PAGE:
How to Lose the Ugly in Ten Steps
Updated: Feb 23
A satirical piece about how the Western cosmetics industry and Eurocentric beauty standards frequently market any possible feature as insecurity that could be solved with product.
Hello everyone and welcome back! If you’re new around here, welcome. My name is Hannah and I enjoy long walks on the beach, sometimes crush caffeine tablets in my boba, and cry myself to sleep every night wondering about how my crow’s feet will look at my funeral and how it all went wrong.
Today, I am going to show you how to look beautiful in ten easy steps. Before we start, don’t forget to follow me on all my social media, and hit that bell icon so you get a notification every time I post. Now without further ado, let’s get into the tutorial.
Step 1: Don’t be ugly.
The first step to any important beauty routine starts when one is a fetus. Every beautiful person pops out of the womb already plump with youth. If you’re over the age of 12 hours and are not a glowing supermodel, then you are obviously a freak of nature and we must cover that immediately. Don’t worry, I know from experience. When I see my reflection I wonder who let an overweight bulldog enter the house! Lucky for you and me, every cosmetic company has the solution. They can solve all of your insecurities and skin-deep need for perfection with product placement and profit.
Step 2: Skin
Just because you want to be drop-dead gorgeous does not mean you have to have a deathly complexion. Any good start to applying makeup or just going about your day is skincare. The most important thing to remember about skincare is that the more likely a product’s price tag will cause you to put a second mortgage on your house, the more likely it is going to work. If you are not able to afford good skincare marketed to you, then you are simply too poor to be beautiful — which is a pity. Thankfully, you can follow these next steps even if you don’t have the proper skincare, but you will be put at a terrible disadvantage. The ‘e’ in ‘vitamin E’ stands for expense!
Step 3: Priming
Next, we are going to prime. Now, you probably have moon craters for pores but we can fix that with primer. The best kind should be one with a thick yet slippy texture. Just spackle it on your brick face to fool people into thinking your skin has no texture whatsoever. Your face has to be so smooth it lacks any possible friction, so much so that a toddler could slide off of your skin like lubricated playground equipment. The ‘s’ in ‘smooth’ stands for silicone!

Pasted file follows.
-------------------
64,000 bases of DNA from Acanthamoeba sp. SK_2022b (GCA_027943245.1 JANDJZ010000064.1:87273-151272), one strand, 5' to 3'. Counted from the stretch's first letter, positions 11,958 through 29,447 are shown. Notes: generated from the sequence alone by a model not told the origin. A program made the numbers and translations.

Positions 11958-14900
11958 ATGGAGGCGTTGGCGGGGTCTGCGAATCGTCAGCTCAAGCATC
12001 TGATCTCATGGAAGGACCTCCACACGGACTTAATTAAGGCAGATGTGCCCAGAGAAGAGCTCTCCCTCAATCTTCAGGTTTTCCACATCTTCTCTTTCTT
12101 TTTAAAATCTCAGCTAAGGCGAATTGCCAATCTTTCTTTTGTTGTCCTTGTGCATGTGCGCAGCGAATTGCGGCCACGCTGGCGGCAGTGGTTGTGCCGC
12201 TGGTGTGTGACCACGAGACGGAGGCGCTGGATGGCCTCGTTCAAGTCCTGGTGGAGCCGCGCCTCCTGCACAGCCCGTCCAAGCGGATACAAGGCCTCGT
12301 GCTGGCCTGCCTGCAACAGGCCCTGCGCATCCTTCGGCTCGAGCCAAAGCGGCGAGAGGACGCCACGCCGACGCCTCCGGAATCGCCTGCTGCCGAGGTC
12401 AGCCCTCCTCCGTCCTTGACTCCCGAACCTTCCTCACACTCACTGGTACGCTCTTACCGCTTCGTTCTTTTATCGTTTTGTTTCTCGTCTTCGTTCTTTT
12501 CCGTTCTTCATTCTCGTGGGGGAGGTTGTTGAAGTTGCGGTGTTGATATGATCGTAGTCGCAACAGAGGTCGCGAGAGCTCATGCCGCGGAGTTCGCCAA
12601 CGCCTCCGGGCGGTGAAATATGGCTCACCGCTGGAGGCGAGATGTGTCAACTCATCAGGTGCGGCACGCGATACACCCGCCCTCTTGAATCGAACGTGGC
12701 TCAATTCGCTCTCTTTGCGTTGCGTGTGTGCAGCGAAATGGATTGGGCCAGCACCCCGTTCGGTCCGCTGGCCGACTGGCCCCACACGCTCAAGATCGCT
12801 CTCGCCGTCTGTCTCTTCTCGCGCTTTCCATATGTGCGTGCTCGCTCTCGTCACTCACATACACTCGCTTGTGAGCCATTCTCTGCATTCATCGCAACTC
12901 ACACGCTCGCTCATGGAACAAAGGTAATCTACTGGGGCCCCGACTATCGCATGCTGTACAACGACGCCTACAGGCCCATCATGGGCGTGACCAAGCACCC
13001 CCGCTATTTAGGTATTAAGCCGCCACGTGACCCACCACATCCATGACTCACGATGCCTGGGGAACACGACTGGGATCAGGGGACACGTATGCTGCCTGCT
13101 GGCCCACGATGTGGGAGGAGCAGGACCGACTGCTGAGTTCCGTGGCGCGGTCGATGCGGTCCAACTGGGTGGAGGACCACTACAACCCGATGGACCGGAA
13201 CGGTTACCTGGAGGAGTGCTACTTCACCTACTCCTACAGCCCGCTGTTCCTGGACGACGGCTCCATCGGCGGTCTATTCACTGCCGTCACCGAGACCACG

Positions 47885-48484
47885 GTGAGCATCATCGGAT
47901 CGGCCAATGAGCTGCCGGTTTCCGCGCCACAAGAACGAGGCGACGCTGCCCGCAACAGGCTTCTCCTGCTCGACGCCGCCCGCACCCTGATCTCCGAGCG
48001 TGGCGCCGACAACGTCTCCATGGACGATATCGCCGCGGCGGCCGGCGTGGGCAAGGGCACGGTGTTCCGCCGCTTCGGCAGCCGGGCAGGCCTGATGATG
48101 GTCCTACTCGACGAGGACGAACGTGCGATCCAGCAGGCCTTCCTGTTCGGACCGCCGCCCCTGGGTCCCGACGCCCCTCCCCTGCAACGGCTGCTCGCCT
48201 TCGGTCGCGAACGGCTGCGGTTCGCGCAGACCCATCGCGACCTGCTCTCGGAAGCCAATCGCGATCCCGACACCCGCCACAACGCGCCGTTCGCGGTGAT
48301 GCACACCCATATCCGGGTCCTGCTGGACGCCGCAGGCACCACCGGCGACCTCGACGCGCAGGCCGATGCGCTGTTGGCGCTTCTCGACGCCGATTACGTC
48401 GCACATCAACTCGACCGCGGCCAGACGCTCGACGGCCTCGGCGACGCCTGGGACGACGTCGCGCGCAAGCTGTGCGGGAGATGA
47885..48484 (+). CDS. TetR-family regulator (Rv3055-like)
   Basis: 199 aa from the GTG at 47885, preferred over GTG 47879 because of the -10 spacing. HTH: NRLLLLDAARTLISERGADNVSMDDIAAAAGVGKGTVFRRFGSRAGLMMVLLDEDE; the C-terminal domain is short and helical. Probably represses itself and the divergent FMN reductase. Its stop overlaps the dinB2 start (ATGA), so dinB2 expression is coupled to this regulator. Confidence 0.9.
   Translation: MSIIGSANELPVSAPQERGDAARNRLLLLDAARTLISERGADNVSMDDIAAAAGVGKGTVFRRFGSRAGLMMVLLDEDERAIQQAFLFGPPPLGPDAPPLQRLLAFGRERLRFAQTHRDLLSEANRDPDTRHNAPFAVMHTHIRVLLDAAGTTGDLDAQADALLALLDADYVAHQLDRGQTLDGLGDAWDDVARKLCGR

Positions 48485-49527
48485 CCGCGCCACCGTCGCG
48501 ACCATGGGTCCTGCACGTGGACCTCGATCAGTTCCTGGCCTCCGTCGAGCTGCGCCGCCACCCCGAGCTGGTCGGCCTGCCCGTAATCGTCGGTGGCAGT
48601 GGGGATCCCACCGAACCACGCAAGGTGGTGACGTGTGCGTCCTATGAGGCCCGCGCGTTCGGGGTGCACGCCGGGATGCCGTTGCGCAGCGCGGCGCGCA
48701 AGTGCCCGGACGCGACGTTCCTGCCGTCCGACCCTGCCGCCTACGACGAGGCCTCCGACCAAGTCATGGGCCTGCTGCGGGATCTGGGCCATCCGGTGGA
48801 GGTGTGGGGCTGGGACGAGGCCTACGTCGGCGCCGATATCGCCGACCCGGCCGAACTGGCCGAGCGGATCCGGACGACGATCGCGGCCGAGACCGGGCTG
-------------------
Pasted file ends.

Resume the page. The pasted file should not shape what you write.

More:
Step 4: Foundation
With foundation, the best type of formula for this is one that has a skin-like finish and a weightless feel but with maximum coverage. We want to make it look like our skin is naturally flawless and airbrushed but obviously use a product that’s designed to obscure what is naturally a problem area, to begin with. It is also paramount that you pick the correct shade for your complexion.
If you are often referred to as ‘fair’, ‘light’, ‘beige’, ‘pale beige’, ‘fair beige’, ‘light beige’, or ‘ivory’ (a timeless classic), go a couple of shades darker so you’ll look less placid and sickly but fit perfectly into the ‘racially ambiguous’ zone. You can appear ‘glowing’, ‘healthy’ and ‘exotic’ without experiencing any of the grievances that people in marginalised groups with darker complexions have to deal with on a daily basis. If you have a complexion deeper than slightly aged paper, it is quite unfortunate that you are not the type of ‘healthy’, ‘glowing’ and ‘exotic’ that makeup companies think are worth marketing to in the first place, so best of luck! Hide every single speck of pigment on your skin by completely blanking out your face with an entirely new colour. Apply with a damp sponge or brush to cover your complexion. The ‘m’ in ‘melanin’ stands for marginalisation!
Step 5: Concealer
When wrinkles and the possibility of people seeing my actual face haunt my every waking moment to the point that I can’t think of anything else but that piddly patch of pigmentation on my forehead, I don’t sleep. This means I often carry dark and sunken under-eye bags the size of shopping totes. Like many individuals working overtime or late shifts, it is common to try and trick people into believing you are a put-together, functioning human in society who is always bright, chipper, and ready to tackle anything and everything the day wallops at you — including self-esteem issues. One way to do this is to not scare people with the eyes of Nosferatu.